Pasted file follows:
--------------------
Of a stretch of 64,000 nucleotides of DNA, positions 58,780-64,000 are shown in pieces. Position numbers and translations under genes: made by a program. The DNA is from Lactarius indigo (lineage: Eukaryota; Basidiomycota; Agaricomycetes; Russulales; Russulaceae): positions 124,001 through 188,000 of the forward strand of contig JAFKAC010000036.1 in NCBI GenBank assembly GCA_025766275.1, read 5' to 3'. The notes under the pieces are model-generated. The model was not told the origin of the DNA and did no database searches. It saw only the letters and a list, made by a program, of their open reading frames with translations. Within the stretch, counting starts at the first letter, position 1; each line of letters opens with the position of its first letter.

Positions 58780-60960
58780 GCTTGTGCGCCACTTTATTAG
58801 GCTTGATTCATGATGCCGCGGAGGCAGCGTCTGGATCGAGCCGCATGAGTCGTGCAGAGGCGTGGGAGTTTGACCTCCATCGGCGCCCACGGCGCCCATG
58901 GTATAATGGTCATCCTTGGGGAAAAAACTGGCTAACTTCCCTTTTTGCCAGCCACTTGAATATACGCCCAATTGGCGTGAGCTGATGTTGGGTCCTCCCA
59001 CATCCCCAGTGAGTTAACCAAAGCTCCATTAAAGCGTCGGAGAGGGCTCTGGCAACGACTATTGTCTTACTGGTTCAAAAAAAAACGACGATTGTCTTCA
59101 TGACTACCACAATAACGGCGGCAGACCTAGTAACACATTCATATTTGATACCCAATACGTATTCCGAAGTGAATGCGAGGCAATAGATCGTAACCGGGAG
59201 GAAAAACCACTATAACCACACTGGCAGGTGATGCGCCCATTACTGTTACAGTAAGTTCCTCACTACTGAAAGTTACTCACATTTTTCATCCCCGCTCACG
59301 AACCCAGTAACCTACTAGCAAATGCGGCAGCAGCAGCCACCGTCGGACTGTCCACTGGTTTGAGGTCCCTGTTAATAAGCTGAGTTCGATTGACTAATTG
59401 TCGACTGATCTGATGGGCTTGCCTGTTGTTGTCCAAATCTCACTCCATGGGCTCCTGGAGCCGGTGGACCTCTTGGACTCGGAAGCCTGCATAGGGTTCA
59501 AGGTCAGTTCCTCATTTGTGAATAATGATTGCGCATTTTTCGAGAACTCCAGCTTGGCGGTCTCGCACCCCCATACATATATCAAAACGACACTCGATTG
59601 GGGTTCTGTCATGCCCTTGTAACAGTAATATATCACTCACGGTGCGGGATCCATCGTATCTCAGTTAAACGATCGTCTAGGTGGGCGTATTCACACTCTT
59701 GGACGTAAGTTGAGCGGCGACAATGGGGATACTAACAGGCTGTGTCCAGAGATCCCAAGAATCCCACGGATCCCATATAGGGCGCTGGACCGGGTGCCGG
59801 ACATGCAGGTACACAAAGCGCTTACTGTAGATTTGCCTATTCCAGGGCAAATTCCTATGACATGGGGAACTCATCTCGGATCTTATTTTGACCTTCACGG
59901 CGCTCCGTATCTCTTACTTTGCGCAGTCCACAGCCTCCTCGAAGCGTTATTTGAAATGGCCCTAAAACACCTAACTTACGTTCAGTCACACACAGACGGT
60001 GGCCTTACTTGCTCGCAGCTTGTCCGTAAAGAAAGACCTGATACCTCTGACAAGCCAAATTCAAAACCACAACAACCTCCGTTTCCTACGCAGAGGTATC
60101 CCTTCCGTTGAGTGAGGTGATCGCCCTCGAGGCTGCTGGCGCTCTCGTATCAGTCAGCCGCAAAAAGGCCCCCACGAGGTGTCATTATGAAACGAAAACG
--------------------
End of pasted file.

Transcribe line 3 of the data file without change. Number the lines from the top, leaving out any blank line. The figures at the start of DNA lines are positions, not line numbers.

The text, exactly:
58780 GCTTGTGCGCCACTTTATTAG